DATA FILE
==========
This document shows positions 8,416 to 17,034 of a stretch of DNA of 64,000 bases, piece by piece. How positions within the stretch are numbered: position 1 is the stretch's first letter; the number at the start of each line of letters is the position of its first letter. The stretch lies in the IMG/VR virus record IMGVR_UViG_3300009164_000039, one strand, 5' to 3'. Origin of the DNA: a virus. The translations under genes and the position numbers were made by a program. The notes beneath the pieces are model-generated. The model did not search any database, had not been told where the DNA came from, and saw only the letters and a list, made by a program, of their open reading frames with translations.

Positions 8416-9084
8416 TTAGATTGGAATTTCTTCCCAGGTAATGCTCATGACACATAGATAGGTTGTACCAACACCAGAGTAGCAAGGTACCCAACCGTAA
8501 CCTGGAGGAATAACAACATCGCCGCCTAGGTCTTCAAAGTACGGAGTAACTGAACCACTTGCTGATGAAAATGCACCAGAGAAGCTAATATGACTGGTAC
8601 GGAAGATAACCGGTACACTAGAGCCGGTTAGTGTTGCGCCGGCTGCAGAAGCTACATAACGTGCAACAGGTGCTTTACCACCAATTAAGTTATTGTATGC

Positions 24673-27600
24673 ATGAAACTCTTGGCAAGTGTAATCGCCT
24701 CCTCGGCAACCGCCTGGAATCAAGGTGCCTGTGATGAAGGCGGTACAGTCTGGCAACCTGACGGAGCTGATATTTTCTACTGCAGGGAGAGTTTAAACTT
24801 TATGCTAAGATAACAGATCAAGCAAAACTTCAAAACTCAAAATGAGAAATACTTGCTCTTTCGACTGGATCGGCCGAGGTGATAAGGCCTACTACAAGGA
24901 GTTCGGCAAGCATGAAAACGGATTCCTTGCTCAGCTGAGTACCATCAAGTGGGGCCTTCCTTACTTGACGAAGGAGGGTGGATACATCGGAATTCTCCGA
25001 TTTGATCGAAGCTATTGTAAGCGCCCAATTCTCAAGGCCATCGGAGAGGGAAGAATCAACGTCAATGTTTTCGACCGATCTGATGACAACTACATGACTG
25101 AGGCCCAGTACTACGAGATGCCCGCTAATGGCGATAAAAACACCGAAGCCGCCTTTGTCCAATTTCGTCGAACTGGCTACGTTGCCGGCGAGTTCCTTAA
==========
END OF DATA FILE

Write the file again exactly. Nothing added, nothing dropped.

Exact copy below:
This document shows positions 8,416 to 17,034 of a stretch of DNA of 64,000 bases, piece by piece. How positions within the stretch are numbered: position 1 is the stretch's first letter; the number at the start of each line of letters is the position of its first letter. The stretch lies in the IMG/VR virus record IMGVR_UViG_3300009164_000039, one strand, 5' to 3'. Origin of the DNA: a virus. The translations under genes and the position numbers were made by a program. The notes beneath the pieces are model-generated. The model did not search any database, had not been told where the DNA came from, and saw only the letters and a list, made by a program, of their open reading frames with translations.

Positions 8416-9084
8416 TTAGATTGGAATTTCTTCCCAGGTAATGCTCATGACACATAGATAGGTTGTACCAACACCAGAGTAGCAAGGTACCCAACCGTAA
8501 CCTGGAGGAATAACAACATCGCCGCCTAGGTCTTCAAAGTACGGAGTAACTGAACCACTTGCTGATGAAAATGCACCAGAGAAGCTAATATGACTGGTAC
8601 GGAAGATAACCGGTACACTAGAGCCGGTTAGTGTTGCGCCGGCTGCAGAAGCTACATAACGTGCAACAGGTGCTTTACCACCAATTAAGTTATTGTATGC

Positions 24673-27600
24673 ATGAAACTCTTGGCAAGTGTAATCGCCT
24701 CCTCGGCAACCGCCTGGAATCAAGGTGCCTGTGATGAAGGCGGTACAGTCTGGCAACCTGACGGAGCTGATATTTTCTACTGCAGGGAGAGTTTAAACTT
24801 TATGCTAAGATAACAGATCAAGCAAAACTTCAAAACTCAAAATGAGAAATACTTGCTCTTTCGACTGGATCGGCCGAGGTGATAAGGCCTACTACAAGGA
24901 GTTCGGCAAGCATGAAAACGGATTCCTTGCTCAGCTGAGTACCATCAAGTGGGGCCTTCCTTACTTGACGAAGGAGGGTGGATACATCGGAATTCTCCGA
25001 TTTGATCGAAGCTATTGTAAGCGCCCAATTCTCAAGGCCATCGGAGAGGGAAGAATCAACGTCAATGTTTTCGACCGATCTGATGACAACTACATGACTG
25101 AGGCCCAGTACTACGAGATGCCCGCTAATGGCGATAAAAACACCGAAGCCGCCTTTGTCCAATTTCGTCGAACTGGCTACGTTGCCGGCGAGTTCCTTAA